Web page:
Business case for NMA remains uncertain

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Introduction

July 17, 2017, © Leeham Co.: We’re half way through 2017. Boeing reported orders through July 11, a week ago. Airbus won’t update its July orders until the end of the month.

Through July 11, Boeing reported 116 net wide-body orders: 15 for the 767, 33 for the 777 and 75 for the 787. Net cancellations of -7 for the 747 are included in the net 116 figure.

The 15 767s were not commercial models, however, but 767-2C tankers for the USAF.

Over at Airbus, none of China’s 40 commitments announced July 5 for 40 A350s are in the June summary, and won’t be in the Orders tally until the commitments turn into firm orders. Through June, airbus had net 26 widebody orders: three A330-200s and 29 A350-900. There were cancellations of four A330-800s and two A380s.

If the 40 China A350s were included, this would bring Airbus to 66 widebody orders, still well short of Boeing’s YTD figure.

Summary
  • Airbus product gap widens as A330-200/800 stalls.
  • Boeing 787 strength comes from 787-9; 787-8 remains minor player.
  • Middle of the Market business case still unproved.

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Pontifications: Mississippi’s aerospace footprint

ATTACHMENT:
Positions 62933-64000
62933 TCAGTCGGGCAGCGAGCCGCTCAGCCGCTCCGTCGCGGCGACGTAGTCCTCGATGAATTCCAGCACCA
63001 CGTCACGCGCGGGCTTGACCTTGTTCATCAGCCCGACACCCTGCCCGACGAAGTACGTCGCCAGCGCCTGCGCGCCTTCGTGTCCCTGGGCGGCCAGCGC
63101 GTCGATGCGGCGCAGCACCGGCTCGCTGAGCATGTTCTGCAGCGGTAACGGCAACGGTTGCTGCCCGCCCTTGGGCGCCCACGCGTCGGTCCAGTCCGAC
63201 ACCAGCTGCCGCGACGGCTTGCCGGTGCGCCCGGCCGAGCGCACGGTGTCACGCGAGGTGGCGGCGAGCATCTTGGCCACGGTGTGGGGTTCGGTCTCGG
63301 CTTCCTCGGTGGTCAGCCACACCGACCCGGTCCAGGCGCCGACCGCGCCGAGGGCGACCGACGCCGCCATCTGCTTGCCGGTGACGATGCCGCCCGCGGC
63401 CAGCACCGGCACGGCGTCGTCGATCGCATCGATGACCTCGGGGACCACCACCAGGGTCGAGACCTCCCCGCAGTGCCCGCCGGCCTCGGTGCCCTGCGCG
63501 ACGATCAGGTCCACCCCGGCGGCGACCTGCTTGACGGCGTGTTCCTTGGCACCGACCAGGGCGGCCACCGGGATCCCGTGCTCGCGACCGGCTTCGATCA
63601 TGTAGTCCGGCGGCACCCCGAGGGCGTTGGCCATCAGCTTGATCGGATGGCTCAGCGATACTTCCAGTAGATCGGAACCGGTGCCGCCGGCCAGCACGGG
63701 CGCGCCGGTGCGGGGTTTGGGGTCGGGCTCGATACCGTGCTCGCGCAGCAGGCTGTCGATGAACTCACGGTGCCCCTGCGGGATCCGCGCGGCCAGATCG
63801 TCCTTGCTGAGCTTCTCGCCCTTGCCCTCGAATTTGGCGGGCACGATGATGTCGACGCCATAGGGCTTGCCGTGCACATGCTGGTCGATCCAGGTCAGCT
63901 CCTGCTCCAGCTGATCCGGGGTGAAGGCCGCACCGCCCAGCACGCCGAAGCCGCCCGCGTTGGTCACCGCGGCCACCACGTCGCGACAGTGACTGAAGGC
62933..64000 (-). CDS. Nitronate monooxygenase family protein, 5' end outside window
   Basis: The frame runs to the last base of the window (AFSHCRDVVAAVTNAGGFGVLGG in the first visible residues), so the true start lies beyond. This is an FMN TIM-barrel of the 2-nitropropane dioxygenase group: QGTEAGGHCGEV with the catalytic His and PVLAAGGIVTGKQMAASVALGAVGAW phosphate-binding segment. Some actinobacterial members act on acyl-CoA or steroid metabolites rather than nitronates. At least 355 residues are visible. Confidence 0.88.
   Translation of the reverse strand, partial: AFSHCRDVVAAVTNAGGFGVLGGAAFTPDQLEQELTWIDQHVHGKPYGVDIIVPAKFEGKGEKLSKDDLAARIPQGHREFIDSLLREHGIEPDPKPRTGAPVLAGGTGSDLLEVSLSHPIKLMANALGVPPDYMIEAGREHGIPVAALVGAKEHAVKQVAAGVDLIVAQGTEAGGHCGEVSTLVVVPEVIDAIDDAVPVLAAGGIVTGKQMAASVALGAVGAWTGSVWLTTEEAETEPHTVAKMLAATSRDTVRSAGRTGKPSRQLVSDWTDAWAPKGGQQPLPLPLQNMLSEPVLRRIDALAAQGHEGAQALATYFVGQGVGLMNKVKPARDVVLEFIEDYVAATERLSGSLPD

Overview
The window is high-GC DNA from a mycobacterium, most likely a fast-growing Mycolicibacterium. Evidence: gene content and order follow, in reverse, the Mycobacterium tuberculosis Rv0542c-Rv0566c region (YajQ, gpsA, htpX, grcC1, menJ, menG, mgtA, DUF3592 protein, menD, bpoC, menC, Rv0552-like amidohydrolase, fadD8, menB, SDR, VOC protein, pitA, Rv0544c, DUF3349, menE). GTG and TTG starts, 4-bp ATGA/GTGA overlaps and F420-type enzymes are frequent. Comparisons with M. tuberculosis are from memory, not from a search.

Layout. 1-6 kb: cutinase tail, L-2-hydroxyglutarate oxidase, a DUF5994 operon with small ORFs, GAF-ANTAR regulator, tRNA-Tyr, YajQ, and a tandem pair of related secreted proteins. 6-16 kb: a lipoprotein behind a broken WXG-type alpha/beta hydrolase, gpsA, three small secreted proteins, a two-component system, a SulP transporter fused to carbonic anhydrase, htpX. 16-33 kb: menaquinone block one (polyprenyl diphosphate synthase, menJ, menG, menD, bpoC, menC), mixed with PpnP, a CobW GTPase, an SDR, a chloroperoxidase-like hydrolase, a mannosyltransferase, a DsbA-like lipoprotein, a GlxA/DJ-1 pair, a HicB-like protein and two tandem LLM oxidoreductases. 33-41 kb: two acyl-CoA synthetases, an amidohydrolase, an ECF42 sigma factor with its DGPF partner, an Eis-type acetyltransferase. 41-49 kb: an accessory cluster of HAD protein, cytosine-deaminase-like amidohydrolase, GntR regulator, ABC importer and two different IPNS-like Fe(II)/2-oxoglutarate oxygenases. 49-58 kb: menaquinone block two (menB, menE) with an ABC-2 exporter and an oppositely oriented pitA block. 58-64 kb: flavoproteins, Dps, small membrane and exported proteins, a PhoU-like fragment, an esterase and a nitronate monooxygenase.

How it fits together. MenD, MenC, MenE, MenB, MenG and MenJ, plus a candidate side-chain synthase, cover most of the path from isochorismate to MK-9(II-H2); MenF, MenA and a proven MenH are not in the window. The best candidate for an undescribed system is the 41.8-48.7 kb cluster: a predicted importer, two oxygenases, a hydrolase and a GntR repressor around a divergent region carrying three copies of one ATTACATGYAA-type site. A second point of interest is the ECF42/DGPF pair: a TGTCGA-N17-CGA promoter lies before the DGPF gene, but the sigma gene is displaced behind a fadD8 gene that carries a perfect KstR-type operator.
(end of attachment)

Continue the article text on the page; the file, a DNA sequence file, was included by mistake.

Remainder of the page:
By Scott Hamilton

July 17, 2017, © Leeham Co.: Living in the Seattle area, the highest profile, dominant industry is the commercial aerospace sector.

Boeing, of course, headlines just about everything when it comes to aviation.

Boeing’s competition is principally Airbus—or at least it used to be until Boeing claimed teeny tiny Bombardier, a company one-sixth the size of Boeing’s revenues, is poised to put Boeing out of business with BBD’s CSeries.

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MC-21 and C919 compared. Part 3.

By Bjorn Fehrm

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Introduction

June 15, 2017, ©. Leeham Co: We continued the comparison of Irkut’s MC-21 and COMAC’s C919 last week with an analysis of the cabins and systems. The week before, we compared project time plans, structures and aerodynamics.

Now we finish with an analysis of the economics of the aircraft.

Summary:
  • The MC-21 is the more advanced aircraft of the two. It uses carbon composites for the wings and empennage.
  • Coupled with more refined aerodynamics, the MC-21 offers a higher efficiency than the more classical C919.

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Bombardier optimistic about China

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Introduction

June 5, 2017, © Leeham Co.: Bombardier’s activities in China, where the fuselage for the CSeries is co-produced, have been at a standstill.

None of the Memorandums of Understand or Letters of Intent have been converted to firm

Bombardier Q400.

orders. A recent news report suggested renewed talks between COMAC, China’s commercial aircraft enterprise, and Bombardier over acquisition of the CSeries program

LNC sat down with Fred Cromer, president of Bombardier Commercial Airplanes, at the annual general meeting of IATA to discuss these and other issues.

Summary
  • An update on the COMAC-CSeries relationship.
  • An update on the slow-selling Q400 and CRJ programs.
  • An update on the oft-discussed CS500.
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Paris Air Show Preview